Experts say Nigeria’s biomass energy resources have been estimated to be 83 million tonnes of crop residues a year and 61 million tonnes of animal waste per year yet in most of the agro-industries clusters in the country, these wastes are either dumped or burnt.
Against this backdrop, UNIDO decided to assess the possibility of bagasse generation from sugar cane as part of the survey of agro wastes in Nigeria. The project discovered that the processing of sugar-cane and other agro produce in the country generates a considerable amount of wastes that can be converted to useful energy.
At a workshop organised to unveil the report of the study to validate the assessment of Biofuel and Bio-energy Potentials in the Sugar Industry in Nigeria, Eli Jidere Bala, director-general/CEO, Energy Commission of Nigeria (ECN) said it is ironic that about 40 percent Nigerians lack electricity access despite the country’s huge energy resources.
“For decades, efforts towards addressing this ugly situation had been on fossil fuels without much success. But, today, we are here because we strongly believe in the diversification of the nation’s energy supply mix to include all energy resources in their right proportion for sustainable development.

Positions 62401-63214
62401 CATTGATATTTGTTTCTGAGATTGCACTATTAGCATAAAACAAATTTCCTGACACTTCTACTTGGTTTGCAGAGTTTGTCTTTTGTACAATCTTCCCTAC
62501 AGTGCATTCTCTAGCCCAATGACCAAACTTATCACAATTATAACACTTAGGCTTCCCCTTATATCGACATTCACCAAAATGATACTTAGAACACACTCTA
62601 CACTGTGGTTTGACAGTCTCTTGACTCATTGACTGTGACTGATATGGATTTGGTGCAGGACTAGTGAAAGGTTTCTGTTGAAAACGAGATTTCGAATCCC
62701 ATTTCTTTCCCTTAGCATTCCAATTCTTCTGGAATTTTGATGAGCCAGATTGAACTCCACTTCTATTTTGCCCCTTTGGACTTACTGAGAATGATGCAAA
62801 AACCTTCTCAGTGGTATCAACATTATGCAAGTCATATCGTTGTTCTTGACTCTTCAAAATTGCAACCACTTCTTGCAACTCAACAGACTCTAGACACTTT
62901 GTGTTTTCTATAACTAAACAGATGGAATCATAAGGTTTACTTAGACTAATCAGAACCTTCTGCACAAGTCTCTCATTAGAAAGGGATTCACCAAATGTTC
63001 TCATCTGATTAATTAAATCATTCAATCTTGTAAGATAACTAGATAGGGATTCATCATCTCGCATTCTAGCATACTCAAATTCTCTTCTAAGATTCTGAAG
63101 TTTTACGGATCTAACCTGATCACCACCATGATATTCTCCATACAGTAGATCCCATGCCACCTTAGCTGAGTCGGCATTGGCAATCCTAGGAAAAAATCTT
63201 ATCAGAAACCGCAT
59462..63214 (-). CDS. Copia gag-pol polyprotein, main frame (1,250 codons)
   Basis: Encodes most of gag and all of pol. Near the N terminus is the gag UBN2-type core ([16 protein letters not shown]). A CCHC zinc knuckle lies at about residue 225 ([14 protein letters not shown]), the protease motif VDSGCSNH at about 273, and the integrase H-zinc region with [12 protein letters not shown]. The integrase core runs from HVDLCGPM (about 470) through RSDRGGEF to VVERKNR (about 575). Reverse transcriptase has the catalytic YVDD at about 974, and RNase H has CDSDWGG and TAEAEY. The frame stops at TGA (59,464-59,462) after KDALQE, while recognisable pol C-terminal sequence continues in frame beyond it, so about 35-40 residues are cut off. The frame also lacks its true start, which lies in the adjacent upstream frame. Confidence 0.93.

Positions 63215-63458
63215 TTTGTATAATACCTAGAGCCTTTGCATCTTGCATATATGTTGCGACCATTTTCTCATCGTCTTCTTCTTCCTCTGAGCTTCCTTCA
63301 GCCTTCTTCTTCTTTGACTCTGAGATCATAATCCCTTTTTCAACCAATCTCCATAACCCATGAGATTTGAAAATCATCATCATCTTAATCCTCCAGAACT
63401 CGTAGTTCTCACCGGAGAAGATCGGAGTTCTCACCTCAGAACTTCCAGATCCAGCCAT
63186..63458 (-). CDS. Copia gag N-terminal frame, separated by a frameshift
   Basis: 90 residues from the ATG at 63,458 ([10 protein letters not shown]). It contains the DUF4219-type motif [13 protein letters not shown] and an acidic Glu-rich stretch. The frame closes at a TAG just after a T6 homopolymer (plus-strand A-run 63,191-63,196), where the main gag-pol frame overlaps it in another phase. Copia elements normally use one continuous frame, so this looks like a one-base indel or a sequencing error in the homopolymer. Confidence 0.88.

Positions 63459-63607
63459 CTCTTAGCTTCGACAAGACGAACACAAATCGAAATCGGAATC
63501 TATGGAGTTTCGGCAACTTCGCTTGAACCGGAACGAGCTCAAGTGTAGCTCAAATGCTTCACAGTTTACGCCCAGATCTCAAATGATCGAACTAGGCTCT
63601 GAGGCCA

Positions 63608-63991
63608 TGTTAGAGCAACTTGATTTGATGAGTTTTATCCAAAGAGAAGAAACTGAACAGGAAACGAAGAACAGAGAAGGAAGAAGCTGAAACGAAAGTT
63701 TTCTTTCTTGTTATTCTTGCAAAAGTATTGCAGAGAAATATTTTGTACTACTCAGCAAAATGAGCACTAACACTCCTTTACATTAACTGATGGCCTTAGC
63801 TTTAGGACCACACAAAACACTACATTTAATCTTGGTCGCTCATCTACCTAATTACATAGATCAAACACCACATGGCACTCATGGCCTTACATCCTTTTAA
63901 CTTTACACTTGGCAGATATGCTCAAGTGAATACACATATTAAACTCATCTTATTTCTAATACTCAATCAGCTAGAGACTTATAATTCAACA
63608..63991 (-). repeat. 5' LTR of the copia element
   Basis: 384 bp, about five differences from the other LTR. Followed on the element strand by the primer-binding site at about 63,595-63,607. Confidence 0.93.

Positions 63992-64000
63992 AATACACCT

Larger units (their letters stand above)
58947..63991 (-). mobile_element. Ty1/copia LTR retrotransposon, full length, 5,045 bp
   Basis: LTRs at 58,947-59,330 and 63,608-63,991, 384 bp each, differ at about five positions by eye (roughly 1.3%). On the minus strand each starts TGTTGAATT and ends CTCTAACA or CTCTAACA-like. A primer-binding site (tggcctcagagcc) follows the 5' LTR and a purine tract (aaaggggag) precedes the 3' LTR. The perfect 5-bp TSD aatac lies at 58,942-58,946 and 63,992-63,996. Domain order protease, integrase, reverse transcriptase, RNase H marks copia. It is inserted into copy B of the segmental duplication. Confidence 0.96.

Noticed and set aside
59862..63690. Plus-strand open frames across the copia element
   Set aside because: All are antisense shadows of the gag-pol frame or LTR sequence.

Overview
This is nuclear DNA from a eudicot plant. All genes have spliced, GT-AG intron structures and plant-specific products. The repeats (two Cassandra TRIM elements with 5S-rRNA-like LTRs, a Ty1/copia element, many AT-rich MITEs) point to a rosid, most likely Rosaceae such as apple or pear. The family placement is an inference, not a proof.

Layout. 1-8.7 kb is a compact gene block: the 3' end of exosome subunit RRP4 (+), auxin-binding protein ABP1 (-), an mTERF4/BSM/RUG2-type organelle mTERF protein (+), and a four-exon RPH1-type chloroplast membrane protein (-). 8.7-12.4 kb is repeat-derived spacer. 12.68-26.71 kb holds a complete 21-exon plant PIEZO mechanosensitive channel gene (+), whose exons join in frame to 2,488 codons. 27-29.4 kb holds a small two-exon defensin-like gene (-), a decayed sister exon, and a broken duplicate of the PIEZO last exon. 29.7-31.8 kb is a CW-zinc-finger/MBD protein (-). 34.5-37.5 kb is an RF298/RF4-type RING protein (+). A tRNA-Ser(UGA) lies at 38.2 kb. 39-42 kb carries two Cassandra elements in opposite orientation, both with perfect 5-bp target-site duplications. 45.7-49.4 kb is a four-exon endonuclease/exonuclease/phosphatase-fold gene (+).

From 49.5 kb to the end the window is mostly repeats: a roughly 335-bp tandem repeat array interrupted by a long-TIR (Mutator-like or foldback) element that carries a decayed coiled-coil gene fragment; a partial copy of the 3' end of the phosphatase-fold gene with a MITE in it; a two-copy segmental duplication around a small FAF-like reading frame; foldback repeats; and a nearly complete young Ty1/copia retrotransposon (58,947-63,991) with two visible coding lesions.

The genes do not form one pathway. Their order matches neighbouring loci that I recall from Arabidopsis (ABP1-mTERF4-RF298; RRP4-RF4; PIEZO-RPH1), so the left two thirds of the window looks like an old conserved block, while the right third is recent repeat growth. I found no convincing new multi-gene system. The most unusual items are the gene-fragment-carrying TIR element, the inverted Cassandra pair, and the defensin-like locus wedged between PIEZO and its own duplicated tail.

“This can be achieved by generating electricity within the load centres using energy resources available to them. It is therefore commendable that the UNIDO is investigating the potential of generating electricity from agro-wastes,” said Bala.
The ECN boss said through the detailed biomass resource assessments, potential sites would be identified for the replication of biomass-based mini-grids throughout the country.
The next line of action, therefore, is to demonstrate the viability of biomass-based mini-grids by establishing biomass mini-grid projects, promoting private sector investments in renewable energy technologies in the form of small biomass-based mini-grid as a viable option for augmenting the rural electrification programme in Nigeria and strengthen the policy, the regulatory and institutional framework for biomass and other renewable energy-based mini-grid systems in Nigeria said, Bala.
Mele Kyari, group managing director of the NNPC in remarks through a representative said with respect to energy requirements, the Sugarcane Industry is unique because it has a self-sufficient Process.